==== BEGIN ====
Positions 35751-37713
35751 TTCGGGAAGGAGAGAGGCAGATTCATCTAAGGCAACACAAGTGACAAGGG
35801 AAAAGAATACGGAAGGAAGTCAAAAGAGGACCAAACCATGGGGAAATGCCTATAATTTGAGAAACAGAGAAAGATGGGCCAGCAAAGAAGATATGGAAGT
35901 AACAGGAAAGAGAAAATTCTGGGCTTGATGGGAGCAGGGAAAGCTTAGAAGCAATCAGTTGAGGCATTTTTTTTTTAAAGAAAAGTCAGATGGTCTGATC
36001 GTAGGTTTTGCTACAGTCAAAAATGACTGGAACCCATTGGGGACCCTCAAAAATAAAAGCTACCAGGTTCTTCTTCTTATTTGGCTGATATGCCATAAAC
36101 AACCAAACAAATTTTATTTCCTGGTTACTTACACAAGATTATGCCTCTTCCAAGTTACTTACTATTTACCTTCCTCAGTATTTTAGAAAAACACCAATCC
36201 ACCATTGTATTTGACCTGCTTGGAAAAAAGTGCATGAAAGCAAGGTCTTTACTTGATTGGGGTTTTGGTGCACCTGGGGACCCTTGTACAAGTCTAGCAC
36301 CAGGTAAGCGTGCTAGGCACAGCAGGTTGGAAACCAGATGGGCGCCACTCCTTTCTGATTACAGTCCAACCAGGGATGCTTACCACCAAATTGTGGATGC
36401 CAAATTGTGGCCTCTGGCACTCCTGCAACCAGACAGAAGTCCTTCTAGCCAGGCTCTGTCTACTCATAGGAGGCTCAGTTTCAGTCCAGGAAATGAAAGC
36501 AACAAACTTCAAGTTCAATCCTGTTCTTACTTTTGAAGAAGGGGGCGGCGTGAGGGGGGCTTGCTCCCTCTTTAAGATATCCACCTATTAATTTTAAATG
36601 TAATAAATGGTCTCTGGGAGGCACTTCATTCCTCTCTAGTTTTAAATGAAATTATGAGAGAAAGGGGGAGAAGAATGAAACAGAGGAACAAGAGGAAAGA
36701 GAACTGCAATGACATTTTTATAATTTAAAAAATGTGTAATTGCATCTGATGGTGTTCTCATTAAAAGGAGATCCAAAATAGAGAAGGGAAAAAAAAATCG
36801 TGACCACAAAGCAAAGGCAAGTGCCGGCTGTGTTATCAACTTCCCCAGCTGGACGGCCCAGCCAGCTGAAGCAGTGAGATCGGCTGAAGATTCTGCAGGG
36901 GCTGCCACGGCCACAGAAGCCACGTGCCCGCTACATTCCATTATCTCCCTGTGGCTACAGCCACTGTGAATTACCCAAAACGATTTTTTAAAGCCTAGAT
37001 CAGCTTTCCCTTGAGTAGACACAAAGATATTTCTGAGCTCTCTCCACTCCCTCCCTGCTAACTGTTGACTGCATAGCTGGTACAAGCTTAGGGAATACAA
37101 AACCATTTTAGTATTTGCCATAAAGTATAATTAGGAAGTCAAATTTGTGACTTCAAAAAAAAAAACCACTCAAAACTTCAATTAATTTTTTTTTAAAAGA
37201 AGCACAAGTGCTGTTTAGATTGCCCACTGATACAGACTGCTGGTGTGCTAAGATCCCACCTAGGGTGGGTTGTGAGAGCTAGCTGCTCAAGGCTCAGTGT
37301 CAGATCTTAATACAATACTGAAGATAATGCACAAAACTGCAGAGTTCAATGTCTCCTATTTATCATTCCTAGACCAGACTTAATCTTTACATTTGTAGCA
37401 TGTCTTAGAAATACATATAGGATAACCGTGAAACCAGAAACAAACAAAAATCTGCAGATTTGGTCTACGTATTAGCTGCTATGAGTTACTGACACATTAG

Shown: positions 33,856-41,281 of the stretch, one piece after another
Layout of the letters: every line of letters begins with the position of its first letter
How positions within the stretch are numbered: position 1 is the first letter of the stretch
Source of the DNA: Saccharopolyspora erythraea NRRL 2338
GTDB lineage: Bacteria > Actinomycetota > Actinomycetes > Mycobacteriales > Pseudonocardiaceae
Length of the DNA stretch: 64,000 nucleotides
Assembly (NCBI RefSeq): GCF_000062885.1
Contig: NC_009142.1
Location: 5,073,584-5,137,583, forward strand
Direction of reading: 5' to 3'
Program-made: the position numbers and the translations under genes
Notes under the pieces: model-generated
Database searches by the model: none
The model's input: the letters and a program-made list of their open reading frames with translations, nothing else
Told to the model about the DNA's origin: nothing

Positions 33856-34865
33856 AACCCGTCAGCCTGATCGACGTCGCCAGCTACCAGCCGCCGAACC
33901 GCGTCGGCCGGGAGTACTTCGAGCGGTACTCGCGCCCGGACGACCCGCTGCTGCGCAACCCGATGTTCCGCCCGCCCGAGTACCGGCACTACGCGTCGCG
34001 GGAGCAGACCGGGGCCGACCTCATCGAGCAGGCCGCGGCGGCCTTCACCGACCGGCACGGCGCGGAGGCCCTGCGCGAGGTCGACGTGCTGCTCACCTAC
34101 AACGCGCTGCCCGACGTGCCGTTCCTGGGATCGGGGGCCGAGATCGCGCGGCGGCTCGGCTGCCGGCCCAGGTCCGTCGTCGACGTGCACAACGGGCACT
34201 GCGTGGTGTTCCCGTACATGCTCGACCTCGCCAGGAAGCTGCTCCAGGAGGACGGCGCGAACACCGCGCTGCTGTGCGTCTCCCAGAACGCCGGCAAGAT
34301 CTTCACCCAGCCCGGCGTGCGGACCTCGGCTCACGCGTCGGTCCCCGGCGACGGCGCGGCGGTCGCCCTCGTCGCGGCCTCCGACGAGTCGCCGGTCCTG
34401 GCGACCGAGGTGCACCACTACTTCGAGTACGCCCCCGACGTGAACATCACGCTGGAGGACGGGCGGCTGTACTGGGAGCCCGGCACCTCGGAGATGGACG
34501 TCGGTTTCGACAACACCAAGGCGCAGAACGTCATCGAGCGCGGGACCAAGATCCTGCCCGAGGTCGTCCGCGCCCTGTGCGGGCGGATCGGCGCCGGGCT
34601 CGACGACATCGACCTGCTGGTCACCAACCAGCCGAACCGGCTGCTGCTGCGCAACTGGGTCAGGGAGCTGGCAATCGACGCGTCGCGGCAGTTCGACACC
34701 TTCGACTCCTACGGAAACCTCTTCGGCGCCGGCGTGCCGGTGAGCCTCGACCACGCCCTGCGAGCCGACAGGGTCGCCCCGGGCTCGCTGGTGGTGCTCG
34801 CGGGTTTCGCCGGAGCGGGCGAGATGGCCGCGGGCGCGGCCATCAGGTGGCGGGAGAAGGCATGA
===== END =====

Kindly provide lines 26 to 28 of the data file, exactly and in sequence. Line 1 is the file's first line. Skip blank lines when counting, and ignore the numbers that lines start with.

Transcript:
Assembly (NCBI RefSeq): GCF_000062885.1
Contig: NC_009142.1
Location: 5,073,584-5,137,583, forward strand